Last chance to hot foot it to Shoes: Pleasure and Pain at Bowes Museum

In the historic town of Barnard Castle stands the most grand museum you ever did see. The Bowes Museum gives Downton Abbey a run for its money when it comes to grandeur, you almost expect to see a member of the Crawley family strolling through the entrance hall. Bowes was home to the rather fabulous YSL exhibition last year (which you can read our article on here), and this year the museum is continuing to ooze style with the Shoes: Pleasure and Pain exhibition.

Salvatore Ferragamo
Roger Vivier for Christian Dior
High heels
The Red Shoes
Ballet shoes made for Norma Shearer
Italian Chopines
Historical shoes
Caroline Groves
'Parakeet' shoes
Carrie's Manolos
The iconic "shoe myth" Mary Janes that Bradshaw finds in the Vogue shoe cupboard sit pride of place in the exhibition.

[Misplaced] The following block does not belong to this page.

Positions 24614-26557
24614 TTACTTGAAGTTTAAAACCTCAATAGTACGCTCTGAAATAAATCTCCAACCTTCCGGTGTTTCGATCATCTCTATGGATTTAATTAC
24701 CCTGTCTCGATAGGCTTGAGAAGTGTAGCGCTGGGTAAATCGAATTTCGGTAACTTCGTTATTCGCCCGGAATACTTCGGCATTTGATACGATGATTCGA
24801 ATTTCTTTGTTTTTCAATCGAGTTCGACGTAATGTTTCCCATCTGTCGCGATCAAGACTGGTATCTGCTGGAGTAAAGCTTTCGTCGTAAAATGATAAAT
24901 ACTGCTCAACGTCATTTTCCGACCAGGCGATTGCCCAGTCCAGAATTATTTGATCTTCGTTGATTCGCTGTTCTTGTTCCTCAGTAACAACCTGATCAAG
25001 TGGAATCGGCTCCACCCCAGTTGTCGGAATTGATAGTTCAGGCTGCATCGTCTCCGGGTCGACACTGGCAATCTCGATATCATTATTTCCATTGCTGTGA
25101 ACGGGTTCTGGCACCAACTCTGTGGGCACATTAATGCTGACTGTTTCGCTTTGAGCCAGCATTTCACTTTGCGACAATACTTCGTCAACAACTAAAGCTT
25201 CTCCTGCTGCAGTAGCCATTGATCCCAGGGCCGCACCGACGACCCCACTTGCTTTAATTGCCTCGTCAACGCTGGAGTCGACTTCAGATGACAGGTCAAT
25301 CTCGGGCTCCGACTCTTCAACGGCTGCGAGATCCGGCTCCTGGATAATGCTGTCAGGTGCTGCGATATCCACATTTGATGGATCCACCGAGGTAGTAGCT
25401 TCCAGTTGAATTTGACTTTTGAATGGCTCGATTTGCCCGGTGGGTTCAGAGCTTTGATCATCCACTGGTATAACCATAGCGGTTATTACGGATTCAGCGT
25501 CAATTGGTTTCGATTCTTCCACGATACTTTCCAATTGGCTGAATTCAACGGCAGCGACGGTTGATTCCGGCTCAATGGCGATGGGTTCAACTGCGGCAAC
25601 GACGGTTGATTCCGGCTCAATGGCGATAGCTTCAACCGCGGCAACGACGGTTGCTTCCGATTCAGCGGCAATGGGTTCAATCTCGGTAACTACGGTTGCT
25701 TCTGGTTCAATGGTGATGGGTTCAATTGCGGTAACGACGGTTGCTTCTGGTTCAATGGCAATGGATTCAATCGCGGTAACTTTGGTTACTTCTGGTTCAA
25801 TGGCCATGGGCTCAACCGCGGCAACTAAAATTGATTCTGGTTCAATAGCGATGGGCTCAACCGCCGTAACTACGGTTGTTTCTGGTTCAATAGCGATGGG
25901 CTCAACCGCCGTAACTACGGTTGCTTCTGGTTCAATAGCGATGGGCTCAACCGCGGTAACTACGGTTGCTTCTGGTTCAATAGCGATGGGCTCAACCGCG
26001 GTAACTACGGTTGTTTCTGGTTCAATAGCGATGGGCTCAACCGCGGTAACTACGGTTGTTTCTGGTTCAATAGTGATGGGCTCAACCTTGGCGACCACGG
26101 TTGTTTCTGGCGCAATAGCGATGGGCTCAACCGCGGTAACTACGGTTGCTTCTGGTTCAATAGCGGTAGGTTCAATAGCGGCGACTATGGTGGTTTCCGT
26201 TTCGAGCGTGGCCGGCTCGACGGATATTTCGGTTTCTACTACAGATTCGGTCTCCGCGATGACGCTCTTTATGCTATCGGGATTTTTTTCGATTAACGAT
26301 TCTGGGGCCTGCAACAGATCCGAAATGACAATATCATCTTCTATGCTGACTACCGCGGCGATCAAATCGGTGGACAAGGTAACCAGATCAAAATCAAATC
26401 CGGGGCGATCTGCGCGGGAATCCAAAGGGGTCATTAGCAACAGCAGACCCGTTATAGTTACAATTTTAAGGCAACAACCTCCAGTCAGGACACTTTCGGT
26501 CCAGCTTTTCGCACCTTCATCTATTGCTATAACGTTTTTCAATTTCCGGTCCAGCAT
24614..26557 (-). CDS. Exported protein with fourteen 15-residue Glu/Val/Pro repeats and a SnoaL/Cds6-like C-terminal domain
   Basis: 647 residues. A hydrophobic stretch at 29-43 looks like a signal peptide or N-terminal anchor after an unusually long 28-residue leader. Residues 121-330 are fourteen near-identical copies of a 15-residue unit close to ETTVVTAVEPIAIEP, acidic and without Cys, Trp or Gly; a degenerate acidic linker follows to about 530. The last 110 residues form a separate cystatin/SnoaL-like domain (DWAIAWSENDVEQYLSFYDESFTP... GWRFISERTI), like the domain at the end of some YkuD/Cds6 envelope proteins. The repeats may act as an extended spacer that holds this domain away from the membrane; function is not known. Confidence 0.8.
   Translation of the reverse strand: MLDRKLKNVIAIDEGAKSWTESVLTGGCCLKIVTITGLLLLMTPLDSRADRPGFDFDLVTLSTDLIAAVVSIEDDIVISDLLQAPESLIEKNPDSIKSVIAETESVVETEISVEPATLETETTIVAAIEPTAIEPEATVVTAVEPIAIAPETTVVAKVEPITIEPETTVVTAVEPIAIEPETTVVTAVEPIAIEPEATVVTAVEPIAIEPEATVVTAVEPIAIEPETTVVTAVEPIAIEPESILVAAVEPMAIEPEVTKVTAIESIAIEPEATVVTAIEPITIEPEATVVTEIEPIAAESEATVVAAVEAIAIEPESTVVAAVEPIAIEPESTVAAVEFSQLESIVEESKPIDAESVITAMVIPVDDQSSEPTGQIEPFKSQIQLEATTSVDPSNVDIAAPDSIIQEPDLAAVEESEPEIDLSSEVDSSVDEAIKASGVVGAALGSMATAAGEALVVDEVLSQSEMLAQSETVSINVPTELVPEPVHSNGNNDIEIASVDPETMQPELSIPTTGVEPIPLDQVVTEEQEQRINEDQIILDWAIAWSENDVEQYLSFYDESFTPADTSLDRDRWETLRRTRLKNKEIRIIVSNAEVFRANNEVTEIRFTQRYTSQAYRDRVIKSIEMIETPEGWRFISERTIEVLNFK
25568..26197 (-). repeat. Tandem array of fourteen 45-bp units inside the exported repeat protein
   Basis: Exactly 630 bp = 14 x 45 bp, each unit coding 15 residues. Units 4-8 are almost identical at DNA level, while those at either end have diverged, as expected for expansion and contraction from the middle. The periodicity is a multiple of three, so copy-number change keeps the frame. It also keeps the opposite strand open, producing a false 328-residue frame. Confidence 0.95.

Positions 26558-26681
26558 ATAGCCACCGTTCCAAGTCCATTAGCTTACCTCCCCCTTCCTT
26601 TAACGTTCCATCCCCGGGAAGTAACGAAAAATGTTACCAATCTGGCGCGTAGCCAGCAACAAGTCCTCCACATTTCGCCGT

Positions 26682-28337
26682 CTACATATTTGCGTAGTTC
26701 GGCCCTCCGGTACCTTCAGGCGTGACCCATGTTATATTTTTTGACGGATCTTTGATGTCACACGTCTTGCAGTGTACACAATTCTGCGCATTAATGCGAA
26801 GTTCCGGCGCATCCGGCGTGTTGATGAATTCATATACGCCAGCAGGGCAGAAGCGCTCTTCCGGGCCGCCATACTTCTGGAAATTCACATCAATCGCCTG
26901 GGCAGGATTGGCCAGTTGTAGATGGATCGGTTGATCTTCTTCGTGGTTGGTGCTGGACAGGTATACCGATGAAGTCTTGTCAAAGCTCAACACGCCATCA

Many of the iconic shoes at the exhibition have been donated by A-list celebrities and world famous businesses. The Walt Disney Company loaned Lily James’s magical glass slippers from the live-action Cinderella film, and icons such as Kylie Minogue, Sarah Jessica Parker and David Beckham have also donated their footwear. Some shoes have been given to the exhibition anonymously, however Joanna Hashagen, Fashion Curator at Bowes, told us: “I know for a fact that one pair of anonymously donated shoes belonged to Madonna.”

The blue Super Elevated Gillie Westwood shoes that caused Campbell’s phenomenal fall in 1993 are part of the Shoes: Pleasure and Pain exhibition.

The exhibition is at Bowes on loan from the Victoria and Albert Museum in London and showcases over 200 pairs of historic and contemporary shoes by 70 designers. Transformation, status, seduction, creation and obsession are the five themes of Shoes: Pleasure and Pain, and an unusual step-by-step dance sequence overlay on the wooden floor illustrates how visitors should move around the room. Thousands of red laces hang from the ceiling, adding an element of quirkiness to the decadent gallery.

You only have until October 9 to catch Shoes: Pleasure and Pain at the Bowes Museum, so act soon if you fancy seeing some iconic footwear in the flesh.


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